THCB

Ten Health and Wellness Resolutions Not to Make in 2014

We don’t make a lot of New Year’s predictions, but we are happy to make this one: 2014 will be the year the get-well-quick mentality driving corporate and individual health choices implodes…and people start taking genuine steps to be healthy. The way to ensure that 2014 is your year for good health?  Start with a double negative:  (a) wellness industry advice is almost always wrong; and (b) most people don’t keep their New Year’s resolutions. Hence, making the New Year’s resolutions recommended by the wellness industry is not the best way of ensuring your good health in 2014.

For simplicity, we’ll divide this list into individual and corporate wellness industry resolutions, and start with individual ones.

  1. Take more health advice from celebrities. Whether it’s hoping that Kim Kardashian’s personal trainer can help you or pining for Dr. Oz to cure what ails you with green coffee bean extract and raspberry ketones, a good way to put off doing worthwhile things is to do worthless ones.

  2. Start a weight loss program. The medical establishment could not head off the obesity dilemma at the pass, and they have no solution for it now, other than to crow about more drug companies diving into this expanding market. There is zero evidence that weight loss programs can produce sustainable long-term weight loss (and much evidence that they don’t), and we don’t know of a single one shown to improve fitness. That will not, however, prevent weight loss companies from trying to claim their little piece of the wellness landscape because they are losing so many individual customers to free dieting apps, such as LoseIt.com. Improve the quality of your diet first, and weight loss may follow, which is a bonus.

  3. Give yourself a cleanse. America’s obsession with cleanliness is now running smack into the reality of evolution and human physiology.  Surely if bacteria in your colon were bad for you, mankind would have died out eons ago.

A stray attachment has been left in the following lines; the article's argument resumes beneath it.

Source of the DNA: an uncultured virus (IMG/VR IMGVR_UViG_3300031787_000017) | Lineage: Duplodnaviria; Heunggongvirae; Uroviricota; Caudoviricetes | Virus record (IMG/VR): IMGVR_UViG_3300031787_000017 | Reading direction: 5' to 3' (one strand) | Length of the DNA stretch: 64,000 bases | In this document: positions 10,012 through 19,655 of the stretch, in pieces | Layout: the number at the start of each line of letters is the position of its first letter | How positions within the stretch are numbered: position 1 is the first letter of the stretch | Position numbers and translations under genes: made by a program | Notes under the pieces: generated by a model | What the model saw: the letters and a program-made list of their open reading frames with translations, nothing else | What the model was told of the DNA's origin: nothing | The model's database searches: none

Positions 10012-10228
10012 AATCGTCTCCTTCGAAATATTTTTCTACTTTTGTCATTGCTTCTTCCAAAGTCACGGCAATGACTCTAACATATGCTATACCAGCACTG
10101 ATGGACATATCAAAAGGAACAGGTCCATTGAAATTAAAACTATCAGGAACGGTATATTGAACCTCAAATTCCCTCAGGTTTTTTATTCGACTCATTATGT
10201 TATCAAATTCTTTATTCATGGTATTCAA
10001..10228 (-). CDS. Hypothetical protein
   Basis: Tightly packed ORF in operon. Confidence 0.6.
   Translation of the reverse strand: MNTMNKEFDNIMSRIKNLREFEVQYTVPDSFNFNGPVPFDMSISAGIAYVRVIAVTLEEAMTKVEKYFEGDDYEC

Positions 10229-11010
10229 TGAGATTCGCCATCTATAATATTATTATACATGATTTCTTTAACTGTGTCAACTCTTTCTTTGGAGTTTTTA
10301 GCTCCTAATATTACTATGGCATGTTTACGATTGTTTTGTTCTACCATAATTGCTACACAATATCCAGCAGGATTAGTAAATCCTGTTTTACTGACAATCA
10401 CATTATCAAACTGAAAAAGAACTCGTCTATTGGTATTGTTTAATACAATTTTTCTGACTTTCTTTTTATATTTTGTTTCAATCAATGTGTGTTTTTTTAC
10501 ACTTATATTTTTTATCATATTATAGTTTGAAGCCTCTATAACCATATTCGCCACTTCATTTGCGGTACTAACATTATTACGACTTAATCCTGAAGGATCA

4. Stock up on supplements. The only things better than raspberry ketones and green coffee bean extract: all the other vitamin and mineral supplements on the market that fail to make sick people better or healthy people healthier. Who’s left to try to help, Martians? Never mind that risk is not endlessly reducible and the four most important things you can do for your health don’t come out of a bottle of magic jujubes: exercise, don’t smoke, eat well, and keep as close to a healthy weight as you can.

  5. Remove saturated fat from your diet. Just like in the 1960s, when we all traded in “the high-priced spread” for sticks of partially hydrogenated vegetable oils fit for a king to avoid saturated fat, we may be mis-demonizing this longstanding and naturally occurring component of our diet.   The entire nutrition dialectic in our culture over the past 20 years has focused on a string of individual no-nos: fat, saturated fat, cholesterol, and now refined grains and sugars (because we bought the government’s wrong advice to eat low-fat). It’s time to revive the notion of healthy eating patterns, not healthy eating isolates. In fact, here is the world’s simplest diet advice for 2014: eat less junk. That alone would be a landmark nutritional achievement for Americans.

  6. Eat organic and stay away from Starbucks. Within a week of each other, the New York Times published an account of a woman damaging her health eating an obsessively healthy and organic diet, and USA Today wrote of  another who ate exclusively at Starbucks for a year, with no apparent ill effects and no weight gain.